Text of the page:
- Signal 3: “I know what will happen and…”
- (In a situation where Team Members cannot possibly predict the future, they assume there will always be a negative outcome when dealing with a complex problem.)
- Signal 4: “I know what they are thinking … and it is (not good).”
- (Team Members become mind readers and make sweeping negative conclusions.)
- Signal 5: “It’s not our fault. We are a victim…”
- (Team Members are quick to point blame at the process, person, or circumstance.)
- Signal 6: What others have you seen or heard?
Then, your Team needs facilitation.
So, What Should A Scrum Master Do?
First, realize that we are trying to help Teams open up and connect in ways that leverage the diversity of their thinking. When people are told they need to be positive (instead of real), they tend to suppress the first thing that comes to mind. So simply saying to your Team, “Have a positive view,” will be counterproductive. You need your Team to be real and focus on the realities as they exist. Otherwise, you risk a reaction that shuts down good, deliberative dialogue and decreases the Team’s capacity for more complex arguments.
Then, Challenge Your Team
Does your Team have the facts straight? Are you, as Scrum Master, really sure ‘X’ is true? Can you test it? You need to introduce a new focus or shift the Team away from pointless speculation and avoidance to the current reality of what your Team really knows.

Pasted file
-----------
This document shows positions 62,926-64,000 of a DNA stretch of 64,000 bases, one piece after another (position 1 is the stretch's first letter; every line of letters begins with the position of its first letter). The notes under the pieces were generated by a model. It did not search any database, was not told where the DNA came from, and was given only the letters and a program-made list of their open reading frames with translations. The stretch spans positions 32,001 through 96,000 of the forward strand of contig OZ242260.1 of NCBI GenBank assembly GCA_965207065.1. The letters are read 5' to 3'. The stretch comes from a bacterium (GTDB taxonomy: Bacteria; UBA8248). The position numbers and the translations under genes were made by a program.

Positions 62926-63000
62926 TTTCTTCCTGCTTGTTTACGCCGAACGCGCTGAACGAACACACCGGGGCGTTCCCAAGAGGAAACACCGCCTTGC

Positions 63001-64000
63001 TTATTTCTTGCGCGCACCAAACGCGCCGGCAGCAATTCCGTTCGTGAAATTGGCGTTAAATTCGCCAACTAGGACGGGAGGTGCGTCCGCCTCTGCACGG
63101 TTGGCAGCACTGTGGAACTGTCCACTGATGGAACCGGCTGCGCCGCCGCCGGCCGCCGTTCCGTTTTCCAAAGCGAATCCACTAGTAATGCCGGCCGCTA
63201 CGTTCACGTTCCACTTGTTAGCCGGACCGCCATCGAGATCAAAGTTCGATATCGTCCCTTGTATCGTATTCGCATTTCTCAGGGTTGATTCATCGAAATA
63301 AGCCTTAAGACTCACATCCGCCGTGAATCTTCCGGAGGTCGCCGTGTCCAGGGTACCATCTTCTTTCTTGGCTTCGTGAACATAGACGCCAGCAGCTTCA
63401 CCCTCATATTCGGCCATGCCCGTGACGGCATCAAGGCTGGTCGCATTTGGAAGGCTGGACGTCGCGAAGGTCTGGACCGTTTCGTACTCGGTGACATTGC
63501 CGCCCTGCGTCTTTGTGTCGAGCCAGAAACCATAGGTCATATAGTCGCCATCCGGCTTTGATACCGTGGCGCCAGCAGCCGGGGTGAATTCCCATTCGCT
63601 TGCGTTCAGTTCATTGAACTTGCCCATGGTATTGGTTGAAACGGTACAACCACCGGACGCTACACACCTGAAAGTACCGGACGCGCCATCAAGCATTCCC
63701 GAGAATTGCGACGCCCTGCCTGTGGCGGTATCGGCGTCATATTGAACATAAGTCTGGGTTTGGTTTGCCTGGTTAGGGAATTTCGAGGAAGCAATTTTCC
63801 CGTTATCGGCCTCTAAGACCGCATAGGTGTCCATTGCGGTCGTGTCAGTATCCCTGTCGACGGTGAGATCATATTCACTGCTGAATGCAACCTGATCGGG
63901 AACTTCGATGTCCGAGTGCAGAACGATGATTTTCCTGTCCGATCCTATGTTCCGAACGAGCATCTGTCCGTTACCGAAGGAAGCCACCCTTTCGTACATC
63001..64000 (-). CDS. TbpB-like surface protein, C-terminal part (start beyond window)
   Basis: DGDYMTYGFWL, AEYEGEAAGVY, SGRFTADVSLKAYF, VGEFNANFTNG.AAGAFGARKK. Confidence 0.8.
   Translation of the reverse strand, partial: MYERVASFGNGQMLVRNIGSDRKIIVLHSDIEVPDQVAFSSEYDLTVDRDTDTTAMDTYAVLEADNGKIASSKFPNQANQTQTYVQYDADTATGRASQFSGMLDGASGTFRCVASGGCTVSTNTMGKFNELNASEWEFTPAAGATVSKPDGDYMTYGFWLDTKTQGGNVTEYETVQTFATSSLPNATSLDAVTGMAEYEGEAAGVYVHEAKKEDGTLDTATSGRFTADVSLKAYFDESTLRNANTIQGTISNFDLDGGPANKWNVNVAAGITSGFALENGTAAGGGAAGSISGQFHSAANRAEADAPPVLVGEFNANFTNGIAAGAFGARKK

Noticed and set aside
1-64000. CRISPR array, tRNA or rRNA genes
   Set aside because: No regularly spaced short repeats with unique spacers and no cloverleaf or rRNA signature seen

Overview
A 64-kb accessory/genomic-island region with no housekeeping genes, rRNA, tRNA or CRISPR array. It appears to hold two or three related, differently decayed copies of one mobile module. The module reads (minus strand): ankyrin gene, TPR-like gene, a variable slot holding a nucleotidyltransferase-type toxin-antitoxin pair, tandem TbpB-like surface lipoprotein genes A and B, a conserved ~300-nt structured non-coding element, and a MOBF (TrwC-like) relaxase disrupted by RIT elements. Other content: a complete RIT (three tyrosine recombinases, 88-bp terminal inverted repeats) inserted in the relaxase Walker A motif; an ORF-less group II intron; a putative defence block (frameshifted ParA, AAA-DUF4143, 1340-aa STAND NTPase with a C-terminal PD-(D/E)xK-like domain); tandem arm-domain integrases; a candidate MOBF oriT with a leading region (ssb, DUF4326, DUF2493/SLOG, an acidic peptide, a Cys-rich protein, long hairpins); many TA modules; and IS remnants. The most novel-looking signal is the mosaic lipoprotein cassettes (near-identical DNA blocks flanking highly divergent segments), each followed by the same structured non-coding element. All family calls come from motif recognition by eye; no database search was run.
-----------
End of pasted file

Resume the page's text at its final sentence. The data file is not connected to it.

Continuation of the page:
The goal is to help your Team think cleaner and more factually. Teams oriented towards cleaner and factual thoughts become healthier. Data cannot make a decision but, it can help us think better, cleaner thoughts based on feedback from reality. You need to get the group to mirror behavior that focuses on data and facts to drive cleaner thought process — the mirror can work both ways. The trick is to get it working for the Team in a healthy way.
Rome Wasn’t Built In A Day
As Scrum Master, it can be hard to be patient with your Team’s development. Poor Teams weren’t built in a day, nor were good ones. A Scrum Master’s process must be deliberate, and this takes time. Habits of behavior can be deeply entrenched, and Team members are often unaware they are acting against their collective interest, so you need to help them gain awareness and, ideally, help each other focus on the facts. The Team norm then becomes fact-based or evidence-based decision making.
Complex problems require creative solutions. And, creative solutions are harvested from a process rich in argumentative complexity. Without this process, your Team will resign to simplistic results, groupthink, or conflict avoidance – all of which will undermine confidence and produce substandard results.
Keep your ears open to the signals around you and facilitate through them. Let your Scrum Master goal of enabling Well-Formed Teams guide you.
If more tailored Scrum Mastery coaching might help you and your Team, we’ve got just that.
Notes and Sources
1-5 “Scrum Mastering,’ “Well-Formed Team,” “Scrum Master,” “Team Facilitator,” “Complex Problems.” Accessed April 25, 2019. https://scrumdictionary.com.